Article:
In any event, Lazarus, the man who had God in spite of poverty, enjoyed eternal life. The rich man, who had denied God so he could pursue his own lusts, experienced a conscious eternal death.

The rich man, suffering from the flames of Hell, saw the former beggar in the arms of the great hero of faith, Abraham. The rich man begged Abraham to send Lazarus to share just a drop of water with him. Abraham refused. Even if Paradise and Hades were but preludes to the final Heaven and Hell, they were still separated by a huge gulf. There was no crossing. Each man had chosen his destiny in his lifetime. Now, there was no undoing that choice.

The rich man thought of his family. He had five brothers. Couldn't Abraham, acting as God's agent, send Lazarus back to warn them?

Abraham replied in the negative. “They have Moses and the prophets; let them hear them.” (See Luke 16:29)

No,” the rich man pleaded. (Quotations are not necessarily exact unless accompanied by a reference.) “None of us found Moses and the prophets convincing. Send somebody who has seen the fate of the dead. They'll believe one who has risen from the dead.”

No,” Abraham replied. “If they won't believe Moses and the prophets who wrote the Bible, they won't believe even if someone rises from the dead.”

Jesus ended His parable with Abraham's solemn warning. The Pharisees went on loving their own money, pride, position, and gratification. They were among those seeking the death of Jesus Christ. They were also among those who refused to believe when He rose from the dead.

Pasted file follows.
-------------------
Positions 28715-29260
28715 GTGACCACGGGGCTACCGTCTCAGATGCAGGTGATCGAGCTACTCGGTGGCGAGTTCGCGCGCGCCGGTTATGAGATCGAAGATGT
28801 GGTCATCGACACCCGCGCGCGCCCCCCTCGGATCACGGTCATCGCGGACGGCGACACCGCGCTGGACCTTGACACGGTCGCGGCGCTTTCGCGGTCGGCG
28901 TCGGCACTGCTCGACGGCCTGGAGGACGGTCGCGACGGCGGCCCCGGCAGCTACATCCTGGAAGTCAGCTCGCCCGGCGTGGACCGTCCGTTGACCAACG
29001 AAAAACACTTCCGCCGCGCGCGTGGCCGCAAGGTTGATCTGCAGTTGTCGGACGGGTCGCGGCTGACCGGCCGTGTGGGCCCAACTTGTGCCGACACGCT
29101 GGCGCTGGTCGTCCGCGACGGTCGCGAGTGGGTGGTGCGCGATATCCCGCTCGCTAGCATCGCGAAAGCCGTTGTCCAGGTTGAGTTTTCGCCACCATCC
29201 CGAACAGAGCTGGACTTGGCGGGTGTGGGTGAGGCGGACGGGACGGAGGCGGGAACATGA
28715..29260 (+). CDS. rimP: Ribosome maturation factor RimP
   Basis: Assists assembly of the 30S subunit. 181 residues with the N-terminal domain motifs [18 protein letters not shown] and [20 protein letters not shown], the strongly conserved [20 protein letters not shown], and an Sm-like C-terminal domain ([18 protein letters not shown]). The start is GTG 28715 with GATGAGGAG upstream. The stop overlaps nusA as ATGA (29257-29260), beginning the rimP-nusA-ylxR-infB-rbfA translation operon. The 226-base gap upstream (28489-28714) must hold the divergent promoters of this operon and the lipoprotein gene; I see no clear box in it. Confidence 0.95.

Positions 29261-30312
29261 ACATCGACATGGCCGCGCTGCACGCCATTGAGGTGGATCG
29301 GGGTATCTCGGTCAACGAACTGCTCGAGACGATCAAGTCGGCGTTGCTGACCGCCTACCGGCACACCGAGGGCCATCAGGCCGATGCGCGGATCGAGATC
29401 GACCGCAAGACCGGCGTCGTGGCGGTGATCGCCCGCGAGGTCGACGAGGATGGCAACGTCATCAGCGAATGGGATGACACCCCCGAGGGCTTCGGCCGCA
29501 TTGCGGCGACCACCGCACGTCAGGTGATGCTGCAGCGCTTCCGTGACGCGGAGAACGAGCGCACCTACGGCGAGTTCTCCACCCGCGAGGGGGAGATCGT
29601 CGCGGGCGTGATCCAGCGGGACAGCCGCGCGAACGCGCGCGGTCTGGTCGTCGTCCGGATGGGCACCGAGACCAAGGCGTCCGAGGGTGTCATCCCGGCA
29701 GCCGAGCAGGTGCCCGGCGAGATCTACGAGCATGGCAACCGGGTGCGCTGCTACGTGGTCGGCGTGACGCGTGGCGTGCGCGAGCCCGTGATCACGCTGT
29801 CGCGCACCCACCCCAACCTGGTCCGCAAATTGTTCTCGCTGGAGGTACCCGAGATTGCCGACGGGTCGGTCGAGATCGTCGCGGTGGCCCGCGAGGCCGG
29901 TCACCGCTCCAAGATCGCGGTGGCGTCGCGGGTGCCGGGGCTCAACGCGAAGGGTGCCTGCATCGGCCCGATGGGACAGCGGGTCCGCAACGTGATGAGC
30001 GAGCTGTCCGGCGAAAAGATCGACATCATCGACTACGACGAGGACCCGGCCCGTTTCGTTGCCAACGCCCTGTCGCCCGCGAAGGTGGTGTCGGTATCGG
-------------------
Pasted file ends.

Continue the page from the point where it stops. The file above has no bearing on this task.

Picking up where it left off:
We live in a world full of attractive distractions. It is easy to forget that there is a God who calls us to make our peace with Him and live as citizens of Heaven. A thousand lesser conquests cause us to lose sight of what is really important. Money, power, financial security, romance, family, academic standing, religious position, any number of things pull our desires. Not evil in themselves, they sometimes numb spiritual perception to the point where people calmly doubt God's relevance—or even existence. Like the Biblical rich man, many people risk waking up to find that they've sought salvation in this world when what they really needed was a Savior for the next. Which world are you living for?

Therefore take no thought, saying, What shall we eat? or, What shall we drink? or, Wherewithal shall we be clothed? (For after all these things do the Gentiles seek:) for your heavenly Father knoweth that ye have need of all these things. But seek ye first the kingdom of God, and his righteousness; and all these things shall be added unto you. Take therefore no thought for the morrow: for the morrow shall take thought for the things of itself. Sufficient unto the day is the evil thereof. (Matthew 6:31-34)

For this ye know, that no whoremonger, nor unclean person, nor covetous man, who is an idolater, hath any inheritance in the kingdom of Christ and of God. (Ephesians 5:5)

Hearken, my beloved brethren, Hath not God chosen the poor of this world rich in faith, and heirs of the kingdom which he hath promised to them that love him? (James 2:5)

For more information on how to receive eternal life, click here: How to Have a Relationship with God.

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How to Have a Relationship with God